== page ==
The full text of the Democracy Restoration Act (S. 481) is available here. A section-by-section summary follows.

Section 1: Short title.

Section 2: Findings. 

  • This section details some of the statistics and other problems associated with criminal disfranchisement laws, as well as the recent success of the Florida ballot initiative.
  • There are no standard qualifications for voting in federal elections, so disparate state standards effectively determine who may vote in federal elections, and the same individual may be arbitrarily allowed to vote by one state, but barred by the next.
  • The 48 states that prohibit voting by some or all people with convictions disproportionately disfranchise racial and ethnic minorities.
  • Disfranchising citizens who are living and working in our communities hinders their rehabilitation and reintegration into society.

Section 3: Voting Rights Protected.

  • This section guarantees all citizens the right to vote in elections for federal office regardless of felony or misdemeanor criminal conviction.
  • An individual’s voting rights may be restricted, however, in elections that take place while s/he is incarcerated and serving a felony sentence.

Section 4: Enforcement of Federal Voting Rights.

  • This section authorizes both the Department of Justice and individuals harmed by violation of this Act to sue to enforce its provisions.
  • Unless an alleged violation occurs during the 30 days prior to a federal election, individuals must attempt to resolve grievances by providing notice to state election officials before they may file suit. State election officials have 90 days after receipt of a complaint to correct a violation, or 20 days if the complaint is filed within 120 days prior to a federal election. If a violation occurs within 30 days of a federal election, individuals may file suit immediately, without providing notice.
  • Neither the Department of Justice nor aggrieved individuals may seek monetary damages.

Section 5: Notification of Restoration of Voting Rights.

  • This section obligates state officials, the federal Bureau of Prisons, and the U.S. Probation and Pretrial Services System to provide written notification of the right to register and vote in federal elections to any individual who has been convicted of a criminal offense.
  • Notice must be given at the time of sentencing in cases involving misdemeanor charges, and felony charges for which a sentence of probation-only is given.
  • Notice must be given at the time of release from incarceration in cases involving felony charges pursuant to which an individual serves time in a correctional institution.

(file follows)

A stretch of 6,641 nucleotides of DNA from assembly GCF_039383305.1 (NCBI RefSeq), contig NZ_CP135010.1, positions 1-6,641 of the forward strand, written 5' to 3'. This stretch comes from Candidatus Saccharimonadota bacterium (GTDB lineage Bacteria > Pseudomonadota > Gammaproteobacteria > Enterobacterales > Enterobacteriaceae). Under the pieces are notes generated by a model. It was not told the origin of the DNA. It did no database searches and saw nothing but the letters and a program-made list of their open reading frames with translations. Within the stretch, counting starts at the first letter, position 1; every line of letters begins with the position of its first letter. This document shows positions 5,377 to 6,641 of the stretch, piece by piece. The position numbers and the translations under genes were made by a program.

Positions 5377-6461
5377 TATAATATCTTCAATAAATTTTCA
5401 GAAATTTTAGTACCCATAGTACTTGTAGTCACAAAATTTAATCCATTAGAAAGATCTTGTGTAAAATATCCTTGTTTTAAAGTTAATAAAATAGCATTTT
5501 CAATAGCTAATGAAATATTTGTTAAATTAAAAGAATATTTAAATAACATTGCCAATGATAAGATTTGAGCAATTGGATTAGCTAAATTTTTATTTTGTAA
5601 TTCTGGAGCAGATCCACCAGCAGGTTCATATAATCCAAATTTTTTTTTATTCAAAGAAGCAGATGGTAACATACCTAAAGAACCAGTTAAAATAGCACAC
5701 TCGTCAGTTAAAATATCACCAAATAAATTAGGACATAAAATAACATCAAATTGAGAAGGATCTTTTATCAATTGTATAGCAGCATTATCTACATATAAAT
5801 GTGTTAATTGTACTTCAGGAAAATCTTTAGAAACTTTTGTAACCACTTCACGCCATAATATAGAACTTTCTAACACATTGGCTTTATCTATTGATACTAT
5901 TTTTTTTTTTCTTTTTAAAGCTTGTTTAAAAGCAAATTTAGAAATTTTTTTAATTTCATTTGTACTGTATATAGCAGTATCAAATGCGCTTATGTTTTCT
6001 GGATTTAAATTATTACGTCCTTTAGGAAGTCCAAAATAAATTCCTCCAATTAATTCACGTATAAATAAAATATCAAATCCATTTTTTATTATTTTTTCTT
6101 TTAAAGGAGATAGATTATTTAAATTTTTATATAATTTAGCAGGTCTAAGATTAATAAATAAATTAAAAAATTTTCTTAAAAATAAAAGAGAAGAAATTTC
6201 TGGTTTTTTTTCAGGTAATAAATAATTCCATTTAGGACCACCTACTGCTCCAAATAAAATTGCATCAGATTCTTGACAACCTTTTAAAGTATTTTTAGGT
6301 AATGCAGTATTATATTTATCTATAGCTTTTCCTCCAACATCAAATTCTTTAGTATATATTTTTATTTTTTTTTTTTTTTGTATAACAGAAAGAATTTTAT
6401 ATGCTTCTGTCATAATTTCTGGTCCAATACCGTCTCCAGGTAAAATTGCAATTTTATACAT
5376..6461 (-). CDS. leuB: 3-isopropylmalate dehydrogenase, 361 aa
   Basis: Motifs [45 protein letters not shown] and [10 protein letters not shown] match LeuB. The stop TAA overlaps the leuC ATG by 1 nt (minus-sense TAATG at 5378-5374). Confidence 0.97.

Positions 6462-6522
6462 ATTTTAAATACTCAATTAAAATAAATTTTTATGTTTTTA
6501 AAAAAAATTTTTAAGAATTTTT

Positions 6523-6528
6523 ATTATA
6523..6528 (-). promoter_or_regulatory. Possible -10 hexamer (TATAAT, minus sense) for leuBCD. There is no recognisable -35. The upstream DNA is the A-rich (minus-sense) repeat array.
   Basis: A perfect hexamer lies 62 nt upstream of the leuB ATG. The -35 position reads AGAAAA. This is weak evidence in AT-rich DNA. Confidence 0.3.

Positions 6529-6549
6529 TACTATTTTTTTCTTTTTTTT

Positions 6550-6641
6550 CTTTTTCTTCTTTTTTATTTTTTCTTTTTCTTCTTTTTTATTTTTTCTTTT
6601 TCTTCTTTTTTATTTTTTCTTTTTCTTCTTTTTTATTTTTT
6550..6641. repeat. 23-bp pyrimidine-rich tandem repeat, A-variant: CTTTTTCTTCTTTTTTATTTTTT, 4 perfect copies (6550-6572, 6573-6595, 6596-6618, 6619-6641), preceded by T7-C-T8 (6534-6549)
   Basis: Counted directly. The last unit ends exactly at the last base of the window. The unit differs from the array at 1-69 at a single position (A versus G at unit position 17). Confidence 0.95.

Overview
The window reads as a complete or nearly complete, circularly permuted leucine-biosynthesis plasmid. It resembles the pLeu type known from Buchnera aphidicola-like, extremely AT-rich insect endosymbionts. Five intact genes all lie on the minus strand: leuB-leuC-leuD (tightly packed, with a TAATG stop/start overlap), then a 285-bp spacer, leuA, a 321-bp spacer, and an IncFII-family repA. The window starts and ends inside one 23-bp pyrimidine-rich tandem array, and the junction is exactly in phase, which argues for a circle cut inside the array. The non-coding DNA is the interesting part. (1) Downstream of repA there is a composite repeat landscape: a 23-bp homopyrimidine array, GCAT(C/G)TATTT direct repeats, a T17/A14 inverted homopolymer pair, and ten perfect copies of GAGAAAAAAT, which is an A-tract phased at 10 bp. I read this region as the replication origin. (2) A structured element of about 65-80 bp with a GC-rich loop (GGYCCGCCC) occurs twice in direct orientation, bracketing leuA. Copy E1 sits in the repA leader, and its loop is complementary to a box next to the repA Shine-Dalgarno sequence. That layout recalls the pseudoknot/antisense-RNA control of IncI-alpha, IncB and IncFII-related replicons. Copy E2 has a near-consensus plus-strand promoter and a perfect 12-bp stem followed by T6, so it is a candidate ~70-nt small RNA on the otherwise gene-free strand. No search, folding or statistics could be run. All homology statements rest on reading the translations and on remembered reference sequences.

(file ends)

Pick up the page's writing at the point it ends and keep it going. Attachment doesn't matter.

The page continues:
Section 6: Definitions.    

  • “Correctional institution or facility” includes all public and private facilities in which individuals are incarcerated pursuant to criminal conviction, but does not include residential treatment centers.
  • “Election” means any primary, special, runoff, or general election, including party conventions and caucuses held for purposes of nominating candidates, and elections held to designate delegates to a political party’s national nominating convention.
  • “Federal office” means the positions of President, Vice President, and Senator, Representative, Delegate, or Resident Commissioner to the Congress of the United States.
  • “Probation” means any period of probation imposed by a federal, state, or local court, without regard to conditions, or lack thereof, related to the person’s movement, payment of restitution, reporting or supervision.

Section 7: Relation to Other Laws.

  • This section makes clear that this Act does not prevent states from providing more expansive federal voting rights than mandated herein.
  • This Act also is not intended and should not be read to limit or replace the voting rights afforded by other federal laws, including the Voting Rights Act of 1965 (42 U.S.C. 1973 et seq.), the National Voter Registration Act (42 U.S.C. 1973gg et seq.), and the Help America Vote Act of 2002 (U.S.C. 20901 et seq.).

Section 8: Restriction on Use of Federal Funds.

  • This section provides that federal funds may not be used to construct or improve correctional institutions unless the jurisdiction (includes state, unit of local government or person) that is served by the institution is: (1) in compliance with Section 3; and (2) has in place a program to notify people released from incarceration of their federal voting rights.

Section 9: Effective Date.

  • This Act applies prospectively to any federal election held on or after its passage.